Direct identification of the carrier(s) is more difficult because the RTLs from heavy elements are close together in rest frequency, for instance, the 23Na and 56Fe 30α and 26α lines lie at 232.0217 and 232.0250 GHz and 353.8069 and 353.8112 GHz, respectively. That is, they lie on each side of our determined rest frequencies, and well within the observed line widths that correspond to ≈7 and 11 MHz for the X30α and X26α lines, respectively. Therefore, theoretical modelling is required to make further progress.

A useful formula for calculating rest frequencies of RTLs (ignoring the fine structure of hydrogen and the electronic structure of the core for non-hydrogenic atoms), n + Δnn, is given by the Rydberg formula of Towle et al. (1996), (1)

where ma is the atomic mass of the species in atomic mass units (in the usual nomenclature Δn = 1 is an α line, Δn = 2 a β line, etc.).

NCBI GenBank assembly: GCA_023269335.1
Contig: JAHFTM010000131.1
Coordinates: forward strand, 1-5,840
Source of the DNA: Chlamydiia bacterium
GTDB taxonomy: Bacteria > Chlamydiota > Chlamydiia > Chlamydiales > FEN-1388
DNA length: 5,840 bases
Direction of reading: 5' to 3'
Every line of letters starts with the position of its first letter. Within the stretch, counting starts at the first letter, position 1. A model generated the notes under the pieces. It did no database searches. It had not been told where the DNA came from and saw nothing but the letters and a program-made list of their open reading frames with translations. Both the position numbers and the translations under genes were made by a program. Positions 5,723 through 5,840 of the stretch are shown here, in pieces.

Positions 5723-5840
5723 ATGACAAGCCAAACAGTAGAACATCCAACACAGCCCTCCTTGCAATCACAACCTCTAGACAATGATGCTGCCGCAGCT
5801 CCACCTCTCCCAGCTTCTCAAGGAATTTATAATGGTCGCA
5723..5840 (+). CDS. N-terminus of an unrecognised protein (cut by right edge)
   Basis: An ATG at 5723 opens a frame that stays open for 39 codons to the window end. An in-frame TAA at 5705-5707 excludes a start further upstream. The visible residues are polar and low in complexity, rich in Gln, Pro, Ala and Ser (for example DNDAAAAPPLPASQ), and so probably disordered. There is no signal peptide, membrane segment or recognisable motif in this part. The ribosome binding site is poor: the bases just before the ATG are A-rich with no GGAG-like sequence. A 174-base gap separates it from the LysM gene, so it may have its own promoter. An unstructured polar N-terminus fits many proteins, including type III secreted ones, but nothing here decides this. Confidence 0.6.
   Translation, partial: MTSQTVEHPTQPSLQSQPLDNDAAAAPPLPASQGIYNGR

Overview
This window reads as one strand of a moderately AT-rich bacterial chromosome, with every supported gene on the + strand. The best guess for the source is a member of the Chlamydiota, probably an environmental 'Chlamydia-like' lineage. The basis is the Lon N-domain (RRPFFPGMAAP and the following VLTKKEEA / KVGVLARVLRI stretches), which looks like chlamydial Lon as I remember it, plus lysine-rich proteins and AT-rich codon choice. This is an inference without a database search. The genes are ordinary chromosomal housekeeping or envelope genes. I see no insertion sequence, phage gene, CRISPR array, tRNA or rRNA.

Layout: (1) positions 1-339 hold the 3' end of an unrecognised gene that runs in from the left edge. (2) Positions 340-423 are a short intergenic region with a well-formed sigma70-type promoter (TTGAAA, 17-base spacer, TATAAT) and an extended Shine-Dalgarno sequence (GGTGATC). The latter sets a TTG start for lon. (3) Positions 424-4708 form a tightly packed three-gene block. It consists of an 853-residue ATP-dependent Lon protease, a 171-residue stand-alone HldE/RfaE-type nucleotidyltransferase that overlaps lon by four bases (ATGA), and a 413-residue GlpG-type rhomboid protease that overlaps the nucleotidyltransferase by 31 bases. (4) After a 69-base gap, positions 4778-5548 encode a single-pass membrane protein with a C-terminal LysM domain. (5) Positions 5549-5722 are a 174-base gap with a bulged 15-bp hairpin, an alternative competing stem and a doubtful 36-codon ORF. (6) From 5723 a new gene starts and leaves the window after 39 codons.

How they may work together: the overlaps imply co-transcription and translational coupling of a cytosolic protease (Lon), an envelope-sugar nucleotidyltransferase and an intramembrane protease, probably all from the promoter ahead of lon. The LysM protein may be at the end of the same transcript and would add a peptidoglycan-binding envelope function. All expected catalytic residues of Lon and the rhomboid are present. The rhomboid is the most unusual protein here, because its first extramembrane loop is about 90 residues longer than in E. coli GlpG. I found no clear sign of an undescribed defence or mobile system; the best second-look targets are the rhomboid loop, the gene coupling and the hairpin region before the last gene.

The continuum flux from the line-emitting source is difficult to estimate due to contamination with dust continuum emission. The Band 6 data have the highest resolution and using different uv-tapering we estimate flux densities of 7.5, 10.1, and 13.2 mJy for beam sizes of about 0.′′025, 0.′′ 083, and 0.′′ 15, respectively. This gives a flux density that increases only slowly with beam area, which suggests that the 7.5 mJy within an estimated source size of 0.′′ 011 (the FWHM of a Gaussian source after deconvolving with the beam) is relatively free from dust emission at this frequency2. The Band 7 continuum source size is 0.′′19, as measured by an 0.′′23 beam, and the flux density is 61 mJy. Even if the dust contribution increases only slowly with beam area, the contribution from dust continuum is likely to be significant in this case.